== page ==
• The Arizona Republic offered a second round of buyouts.
  • The Honolulu Advertiser laid off 54.
In Detroit, eligible staff were active, benefit-eligible employees who were at least 45 years old, with 10 years’ service as of Friday, July 18.

Is your Gannett paper, TV station or other business cutting staff through buyouts or layoffs? Please post your replies — along with relevant memos — in the comments section, below. To e-mail confidentially, write gannettblog[at]gmail[dot-com]; see Tipsters Anonymous Policy in the green sidebar, upper right.

Earlier: My advice on why you should take a Gannett buyout. Plus: Next buyouts won’t be so generous

[Image: today’s Freep, Newseum]

Three N.Y. papers consolidate online, ad sales

July 18, 2008

Gannett’s cost cutting spread yesterday to central New York, where newspapers eliminated top management and other jobs in a reorganization of online operations and advertising sales. The papers are the Press & Sun-Bulletin in Binghamton, The Ithaca Journal, and founder Frank Gannett‘s first title — the Star-Gazette in Elmira.

The Central New York Group’s shifts follow a second round of buyouts this week at The Arizona Republic, and layoffs at The Honolulu Advertiser, amid a steep plunge in Gannett’s second-quarter profits.

Binghamton Publisher Sherman Bodner didn’t disclose the exact number of jobs cut in the e-mail he sent to staff about 5 p.m. “The economic climate for our industry remains challenging, and we continue to explore changes that provide economic or strategic advantages,” Bodner said. “We made staffing reductions in our information centers, in our building/facilities departments and in information technology.These were difficult choices, made only after close consideration of other options.”

His e-mail says one manager will now be in charge of the three papers’ online operations, and the number of online-only staff is being reduced, and based at Binghamton. Also, ad sales at the three papers will now be run by a single sales director, Bodner’s note says.

Together, the three papers employ fewer than 800 workers.

Job cuts at your GCI business? Please post a note in the comments section, below. To e-mail confidentially, write gannettblog[at]gmail[dot-com]; see Tipsters Anonymous Policy in the green sidebar, upper right.

[Image: today’s Press & Sun Bulletin, Newseum]

Reader: Advertisers won’t like offshoring

January 29, 2008

With little fanfare, Gannett is moving advertising production work to the land of rock-bottom wages, India — raising red flags for a Gannett Blog reader at the Pensacola News Journal. GCI has contracted with 2AdPro in Los Angeles to produce ads for the Rochester Democrat and Chronicle, the Press & Sun-Bulletin (left) in Binghamton, N.Y., and other papers. “We are not doing a wall-to-wall replacement like some other newspapers,” Austin Ryan, vice president of production, told the trade publication Newspapers & Technology. “But we do believe we can gain some economies and we will be rolling this out at other properties that make sense.”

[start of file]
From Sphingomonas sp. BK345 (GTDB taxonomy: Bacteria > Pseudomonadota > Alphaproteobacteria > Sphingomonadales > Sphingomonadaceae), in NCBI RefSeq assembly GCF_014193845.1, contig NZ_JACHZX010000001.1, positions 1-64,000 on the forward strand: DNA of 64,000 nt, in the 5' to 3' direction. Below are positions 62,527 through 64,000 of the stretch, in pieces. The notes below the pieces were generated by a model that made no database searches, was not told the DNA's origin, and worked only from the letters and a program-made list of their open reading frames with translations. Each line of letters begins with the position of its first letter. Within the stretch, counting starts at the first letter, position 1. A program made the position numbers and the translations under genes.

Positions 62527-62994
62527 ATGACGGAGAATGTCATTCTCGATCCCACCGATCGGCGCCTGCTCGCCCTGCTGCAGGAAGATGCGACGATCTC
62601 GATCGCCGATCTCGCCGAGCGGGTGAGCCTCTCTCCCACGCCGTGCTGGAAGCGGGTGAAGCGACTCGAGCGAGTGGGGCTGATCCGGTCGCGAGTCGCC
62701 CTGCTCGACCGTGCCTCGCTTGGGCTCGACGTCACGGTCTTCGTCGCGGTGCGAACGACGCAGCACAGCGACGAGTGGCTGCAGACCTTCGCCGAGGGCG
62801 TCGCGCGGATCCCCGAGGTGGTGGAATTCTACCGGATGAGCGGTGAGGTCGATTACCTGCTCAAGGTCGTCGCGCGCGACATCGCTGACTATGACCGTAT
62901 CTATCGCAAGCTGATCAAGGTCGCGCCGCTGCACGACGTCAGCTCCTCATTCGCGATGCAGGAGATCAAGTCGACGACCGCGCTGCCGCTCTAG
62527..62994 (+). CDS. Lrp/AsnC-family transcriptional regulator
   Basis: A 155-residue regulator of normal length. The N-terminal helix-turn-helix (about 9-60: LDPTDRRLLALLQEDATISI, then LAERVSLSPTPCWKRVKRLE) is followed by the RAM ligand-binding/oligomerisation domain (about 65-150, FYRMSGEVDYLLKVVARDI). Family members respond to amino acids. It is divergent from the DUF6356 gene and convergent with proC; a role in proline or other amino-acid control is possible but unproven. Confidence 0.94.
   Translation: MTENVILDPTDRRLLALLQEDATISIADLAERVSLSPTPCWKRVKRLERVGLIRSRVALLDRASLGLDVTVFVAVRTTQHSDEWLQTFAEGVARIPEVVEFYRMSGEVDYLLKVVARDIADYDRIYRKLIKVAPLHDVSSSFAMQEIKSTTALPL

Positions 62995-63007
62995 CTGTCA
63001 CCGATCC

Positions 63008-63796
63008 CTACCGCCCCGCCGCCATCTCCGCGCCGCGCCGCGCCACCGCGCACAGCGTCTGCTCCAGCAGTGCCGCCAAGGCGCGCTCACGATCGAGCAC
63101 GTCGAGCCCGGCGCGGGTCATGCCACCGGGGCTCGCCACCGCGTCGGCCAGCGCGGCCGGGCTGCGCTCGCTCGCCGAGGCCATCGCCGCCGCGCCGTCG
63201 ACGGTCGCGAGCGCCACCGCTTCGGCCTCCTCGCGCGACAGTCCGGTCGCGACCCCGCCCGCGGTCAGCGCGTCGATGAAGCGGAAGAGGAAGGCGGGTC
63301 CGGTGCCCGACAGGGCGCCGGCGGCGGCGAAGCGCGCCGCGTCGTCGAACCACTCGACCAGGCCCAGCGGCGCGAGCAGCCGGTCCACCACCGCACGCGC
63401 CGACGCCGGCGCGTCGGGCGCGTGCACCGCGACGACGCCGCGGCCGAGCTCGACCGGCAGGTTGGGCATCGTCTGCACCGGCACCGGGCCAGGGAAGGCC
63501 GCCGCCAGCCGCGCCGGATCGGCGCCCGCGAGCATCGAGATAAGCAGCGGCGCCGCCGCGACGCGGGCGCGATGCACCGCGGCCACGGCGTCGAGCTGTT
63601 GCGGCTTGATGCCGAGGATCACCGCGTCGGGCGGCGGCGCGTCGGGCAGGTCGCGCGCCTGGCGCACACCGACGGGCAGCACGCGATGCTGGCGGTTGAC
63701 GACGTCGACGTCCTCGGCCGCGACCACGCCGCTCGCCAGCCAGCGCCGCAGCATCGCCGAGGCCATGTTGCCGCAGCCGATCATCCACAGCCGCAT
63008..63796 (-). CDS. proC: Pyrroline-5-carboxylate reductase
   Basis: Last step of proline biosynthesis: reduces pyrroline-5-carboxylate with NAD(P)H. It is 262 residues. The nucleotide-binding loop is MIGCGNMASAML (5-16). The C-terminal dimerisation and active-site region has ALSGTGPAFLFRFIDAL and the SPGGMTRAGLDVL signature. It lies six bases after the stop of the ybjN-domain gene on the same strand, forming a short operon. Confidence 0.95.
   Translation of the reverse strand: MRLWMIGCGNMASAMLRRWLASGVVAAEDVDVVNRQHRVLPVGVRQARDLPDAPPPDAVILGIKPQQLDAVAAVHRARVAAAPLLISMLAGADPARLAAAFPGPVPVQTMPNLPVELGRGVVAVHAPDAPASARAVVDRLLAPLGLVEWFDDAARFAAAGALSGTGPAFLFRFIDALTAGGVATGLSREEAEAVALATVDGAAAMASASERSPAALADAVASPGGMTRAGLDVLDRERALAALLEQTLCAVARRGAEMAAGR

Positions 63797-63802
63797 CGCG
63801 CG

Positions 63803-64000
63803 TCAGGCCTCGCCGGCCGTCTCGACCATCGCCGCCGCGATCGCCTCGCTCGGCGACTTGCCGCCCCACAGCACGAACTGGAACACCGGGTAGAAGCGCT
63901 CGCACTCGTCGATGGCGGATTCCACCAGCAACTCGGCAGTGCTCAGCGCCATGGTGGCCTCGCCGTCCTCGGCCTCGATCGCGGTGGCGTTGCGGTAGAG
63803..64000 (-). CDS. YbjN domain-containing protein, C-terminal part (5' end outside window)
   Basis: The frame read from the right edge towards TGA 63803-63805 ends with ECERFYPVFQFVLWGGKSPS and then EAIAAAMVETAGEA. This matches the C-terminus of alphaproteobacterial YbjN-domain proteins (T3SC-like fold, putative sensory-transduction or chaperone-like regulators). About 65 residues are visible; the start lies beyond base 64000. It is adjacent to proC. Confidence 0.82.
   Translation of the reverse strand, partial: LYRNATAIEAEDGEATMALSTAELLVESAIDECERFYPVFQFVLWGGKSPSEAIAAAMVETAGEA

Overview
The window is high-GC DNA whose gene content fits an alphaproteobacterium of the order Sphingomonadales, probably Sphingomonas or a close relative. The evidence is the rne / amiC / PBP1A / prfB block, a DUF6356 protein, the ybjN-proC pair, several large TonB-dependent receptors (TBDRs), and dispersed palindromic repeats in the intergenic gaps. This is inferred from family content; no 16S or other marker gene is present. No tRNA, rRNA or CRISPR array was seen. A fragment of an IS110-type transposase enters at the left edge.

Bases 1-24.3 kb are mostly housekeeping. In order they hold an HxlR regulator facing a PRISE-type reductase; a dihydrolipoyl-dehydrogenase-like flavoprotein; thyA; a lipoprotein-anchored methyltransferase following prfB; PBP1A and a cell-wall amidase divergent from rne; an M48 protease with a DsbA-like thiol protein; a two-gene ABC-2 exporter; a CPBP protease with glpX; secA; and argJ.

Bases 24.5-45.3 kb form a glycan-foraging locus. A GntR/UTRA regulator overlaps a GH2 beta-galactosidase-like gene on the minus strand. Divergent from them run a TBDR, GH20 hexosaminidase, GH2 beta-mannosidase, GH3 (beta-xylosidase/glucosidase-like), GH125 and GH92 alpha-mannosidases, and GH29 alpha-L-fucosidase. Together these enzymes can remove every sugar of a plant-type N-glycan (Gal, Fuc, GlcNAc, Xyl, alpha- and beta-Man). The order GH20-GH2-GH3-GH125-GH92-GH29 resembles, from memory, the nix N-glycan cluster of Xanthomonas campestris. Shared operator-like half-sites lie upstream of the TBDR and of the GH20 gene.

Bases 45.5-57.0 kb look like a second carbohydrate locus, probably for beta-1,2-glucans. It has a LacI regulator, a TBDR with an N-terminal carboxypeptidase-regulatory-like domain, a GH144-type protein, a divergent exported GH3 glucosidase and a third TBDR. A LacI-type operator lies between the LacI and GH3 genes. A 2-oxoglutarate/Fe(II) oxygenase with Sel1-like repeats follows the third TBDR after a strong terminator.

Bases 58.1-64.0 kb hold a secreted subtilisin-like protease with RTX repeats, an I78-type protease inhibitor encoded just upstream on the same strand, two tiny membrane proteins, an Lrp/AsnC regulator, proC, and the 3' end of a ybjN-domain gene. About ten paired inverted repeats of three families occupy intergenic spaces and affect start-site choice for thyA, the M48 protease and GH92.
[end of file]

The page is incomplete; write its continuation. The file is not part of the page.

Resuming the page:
The Pensacola reader asks: “Is this the new norm? It has resulted in layoffs (of course). If the local ‘small-town’ advertisers here, who are very patriotic, get wind of this, the backlash could be a disaster. Not to mention the sales reps are pissed because the ads look like shit.”

The question du jour: How long before Gannett starts offshoring newsroom jobs?

Use this link to e-mail feedback, tips, snarky letters, etc. See Tipsters Anonymous Policy in the sidebar, upper right. Or leave a note in the comments section, below.

[Image: this morning’s Press & Sun-Bulletin, Newseum]

Hot Off the Press: N.H. primary shocker

January 9, 2008

New Hampshire election officials had barely finished counting votes last night when pundits were dubbing senators Hillary Rodham Clinton of New York and John McCain of Arizona the Comeback Kids. Here’s how some Gannett papers played news of the presidential primary upset on front pages this morning.

The Press & Sun-Bulletin in Binghamton, N.Y., led with a strong victory photo of Clinton that I saw on a lot of fronts:

The Detroit Free Press hung bunting; I’m not so crazy about the blue and red backgrounds surrounding the lede photos . . .

And Florida Today played the story big while also sticking close to its bread-and-butter focus on space news: